If there was ever a golden age for cars, it was the 1960s. From the creation of muscle vehicles to the explosion of sports cars, this decade was a pivotal moment in automotive history. In 1960, Chevrolet modified the Corvair coupe for the auto show by adding bucket seats and a more luxurious interior. Ed Cole, Corvair’s father, saw the finished product and decided to manufacture it immediately. As a result, the Corvair Monza was born.
The Chevrolet Corvair is a compact car produced by General Motors subsidiary Chevrolet from 1960 and 1969. Dubbed the “poor man’s Porsche” by some, the Corvair is very unusual for a domestic car. It was the first mass-produced American car to include a rear-mounted air-cooled engine, shattering Detroit’s conventional car mold. To end with a bit of trivia, the Corvair moniker is a mix of Corvette and Belair! Let’s take a look back at the history of the Chevrolet Corvair Monza and reveal some facts we’ve forgotten.
8 Concept Car Display But Low Customer Satisfaction
The Corvair stood out from the competition’s selection of new subcompacts for the 1960s, including the Ford Falcon and Chrysler’s Valiant sub-brands. It was a convenient purchase due to its open and roomy cabin, front trunk and foldable rear seats. It was also cutting edge, with excellent handling for the period, incredible fuel economy of 20-25 MPG, and the industry’s first air-cooled flat-six engine. However, buyer response has not been as planned, with Americans preferring the more traditional and somewhat cheaper Falcon over the radical Chevy. Even in the midst of the Chevy panic, the Corvair wasn’t a complete failure. This car won the 1960 Car of the Year award from Motor Trend, and in February 1960, Chevrolet had introduced the Monza, the model that would bring the Corvair back to life.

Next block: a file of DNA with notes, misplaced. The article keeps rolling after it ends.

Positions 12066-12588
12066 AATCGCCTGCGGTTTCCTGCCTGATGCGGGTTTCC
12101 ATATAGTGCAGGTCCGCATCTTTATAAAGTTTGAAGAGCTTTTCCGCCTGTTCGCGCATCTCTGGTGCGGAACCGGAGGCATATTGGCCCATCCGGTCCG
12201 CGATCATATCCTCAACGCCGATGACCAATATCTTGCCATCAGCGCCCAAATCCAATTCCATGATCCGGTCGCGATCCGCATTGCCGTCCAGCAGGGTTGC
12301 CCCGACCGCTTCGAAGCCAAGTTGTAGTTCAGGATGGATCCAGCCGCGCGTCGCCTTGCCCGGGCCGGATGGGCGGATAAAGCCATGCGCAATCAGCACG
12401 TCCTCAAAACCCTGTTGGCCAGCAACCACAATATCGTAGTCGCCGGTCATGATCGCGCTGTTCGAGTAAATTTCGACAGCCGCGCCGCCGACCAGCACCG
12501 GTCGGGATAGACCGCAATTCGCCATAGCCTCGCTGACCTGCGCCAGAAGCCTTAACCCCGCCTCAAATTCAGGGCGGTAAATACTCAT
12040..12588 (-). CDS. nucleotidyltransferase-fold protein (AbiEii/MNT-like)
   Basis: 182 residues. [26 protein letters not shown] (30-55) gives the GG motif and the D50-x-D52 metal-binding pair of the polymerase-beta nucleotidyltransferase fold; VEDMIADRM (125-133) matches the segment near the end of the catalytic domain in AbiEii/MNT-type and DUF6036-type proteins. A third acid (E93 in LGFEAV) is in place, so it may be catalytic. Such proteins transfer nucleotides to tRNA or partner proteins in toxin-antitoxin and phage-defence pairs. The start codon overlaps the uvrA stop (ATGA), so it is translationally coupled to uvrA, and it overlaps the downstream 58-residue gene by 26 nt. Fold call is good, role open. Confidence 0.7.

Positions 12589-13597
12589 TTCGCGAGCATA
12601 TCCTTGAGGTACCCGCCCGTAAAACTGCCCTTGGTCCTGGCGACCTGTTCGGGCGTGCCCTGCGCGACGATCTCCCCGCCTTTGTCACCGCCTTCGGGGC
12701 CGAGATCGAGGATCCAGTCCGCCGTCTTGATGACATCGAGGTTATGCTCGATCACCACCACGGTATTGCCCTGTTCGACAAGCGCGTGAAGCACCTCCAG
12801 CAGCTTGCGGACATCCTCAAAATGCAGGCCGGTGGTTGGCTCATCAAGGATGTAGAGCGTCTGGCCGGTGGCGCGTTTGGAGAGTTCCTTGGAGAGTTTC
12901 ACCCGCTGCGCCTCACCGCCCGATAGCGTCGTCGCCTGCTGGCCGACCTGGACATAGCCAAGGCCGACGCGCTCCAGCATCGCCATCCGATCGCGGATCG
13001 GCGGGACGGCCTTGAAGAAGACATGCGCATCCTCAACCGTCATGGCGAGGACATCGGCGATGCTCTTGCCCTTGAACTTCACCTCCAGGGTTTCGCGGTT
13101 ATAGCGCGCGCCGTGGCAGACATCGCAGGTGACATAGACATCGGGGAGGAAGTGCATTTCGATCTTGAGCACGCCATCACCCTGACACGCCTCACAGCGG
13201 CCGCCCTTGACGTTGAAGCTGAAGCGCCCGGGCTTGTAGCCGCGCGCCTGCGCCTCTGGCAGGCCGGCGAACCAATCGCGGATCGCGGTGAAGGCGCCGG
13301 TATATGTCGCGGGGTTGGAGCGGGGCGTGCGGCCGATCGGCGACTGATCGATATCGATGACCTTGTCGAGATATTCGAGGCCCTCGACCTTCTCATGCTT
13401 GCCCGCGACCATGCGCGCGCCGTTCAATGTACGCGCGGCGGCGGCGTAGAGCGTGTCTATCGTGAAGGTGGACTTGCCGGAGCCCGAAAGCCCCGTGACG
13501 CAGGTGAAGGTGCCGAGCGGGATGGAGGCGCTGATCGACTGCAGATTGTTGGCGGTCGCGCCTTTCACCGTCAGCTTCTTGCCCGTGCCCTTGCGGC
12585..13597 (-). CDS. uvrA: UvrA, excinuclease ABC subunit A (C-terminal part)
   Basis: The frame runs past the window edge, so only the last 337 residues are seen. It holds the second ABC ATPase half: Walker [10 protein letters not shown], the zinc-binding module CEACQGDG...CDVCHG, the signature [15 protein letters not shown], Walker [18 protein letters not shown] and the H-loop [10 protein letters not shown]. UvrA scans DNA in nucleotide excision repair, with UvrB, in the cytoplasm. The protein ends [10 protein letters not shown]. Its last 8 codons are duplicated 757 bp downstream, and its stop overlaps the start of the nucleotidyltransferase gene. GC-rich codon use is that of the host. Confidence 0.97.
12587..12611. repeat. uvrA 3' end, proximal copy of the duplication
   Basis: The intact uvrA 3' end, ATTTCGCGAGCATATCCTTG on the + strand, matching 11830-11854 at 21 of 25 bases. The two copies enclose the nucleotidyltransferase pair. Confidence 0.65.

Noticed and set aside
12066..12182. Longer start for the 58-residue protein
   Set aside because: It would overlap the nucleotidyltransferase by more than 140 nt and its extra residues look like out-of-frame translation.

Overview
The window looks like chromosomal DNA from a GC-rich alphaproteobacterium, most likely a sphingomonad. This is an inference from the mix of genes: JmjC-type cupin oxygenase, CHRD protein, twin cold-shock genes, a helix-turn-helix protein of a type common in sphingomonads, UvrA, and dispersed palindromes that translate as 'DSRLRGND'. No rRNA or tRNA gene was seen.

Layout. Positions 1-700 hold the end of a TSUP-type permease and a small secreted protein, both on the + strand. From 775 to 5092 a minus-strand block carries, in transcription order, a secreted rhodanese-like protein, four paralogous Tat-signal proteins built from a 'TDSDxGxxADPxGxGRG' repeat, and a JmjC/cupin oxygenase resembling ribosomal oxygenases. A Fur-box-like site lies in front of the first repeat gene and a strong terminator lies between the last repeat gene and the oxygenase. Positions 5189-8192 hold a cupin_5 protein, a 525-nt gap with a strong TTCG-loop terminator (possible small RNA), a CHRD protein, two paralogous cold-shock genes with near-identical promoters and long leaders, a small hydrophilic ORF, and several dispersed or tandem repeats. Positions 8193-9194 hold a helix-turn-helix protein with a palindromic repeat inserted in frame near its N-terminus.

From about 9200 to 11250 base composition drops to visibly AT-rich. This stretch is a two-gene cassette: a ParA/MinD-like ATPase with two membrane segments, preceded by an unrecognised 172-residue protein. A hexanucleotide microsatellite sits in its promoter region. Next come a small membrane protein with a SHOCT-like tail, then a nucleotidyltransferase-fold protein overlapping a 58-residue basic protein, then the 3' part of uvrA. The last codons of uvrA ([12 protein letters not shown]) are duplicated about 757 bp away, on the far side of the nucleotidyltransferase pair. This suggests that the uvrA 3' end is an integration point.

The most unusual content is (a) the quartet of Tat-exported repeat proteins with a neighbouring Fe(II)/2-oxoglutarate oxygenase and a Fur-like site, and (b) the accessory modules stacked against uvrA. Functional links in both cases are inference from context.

7 First Turbocharged Production Car
An all too often overlooked fact is that the Corvair made history in April 1962, when it became the world’s first gasoline-powered turbocharged production car, beating the Oldsmobile turbocharged F-85 Jetfire. Although it took another decade before Porsche introduced a model with a rear-positioned turbocharged air-cooled flat-six engine, Chevrolet already had one in 1962. Even though it cost just $300 ($2,800 after inflation), this engine produced 150 hp and 210 lb-ft of torque. —an astonishing number for such a small machine. With its low center of gravity, excellent traction and massive power, the turbocharged Corvair has earned a reputation as a low-cost performance car.
6 Monza Starts Sporty Car Boom in America
The 1960-1964 Chevrolet Corvair Monza is widely credited with fueling the American sporty car boom. Many would argue that it started long before the Monza became a twinkle in the eyes of Chevrolet, with the early Corvettes, Thunderbirds, and Studebaker Hawks receiving the honors.
While this is a valid argument, it is a fairly expensive car, and the modern understanding of “sports car” is one of the more accessible ones. However, whether as a concept pioneer or a follower, it can rightly be said that Monza saved the Corvair—and inadvertently introduced the marketing gimmick of fitting vinyl bucket seats and floor-mounted shifters into a compact car and calling it a sports car. car.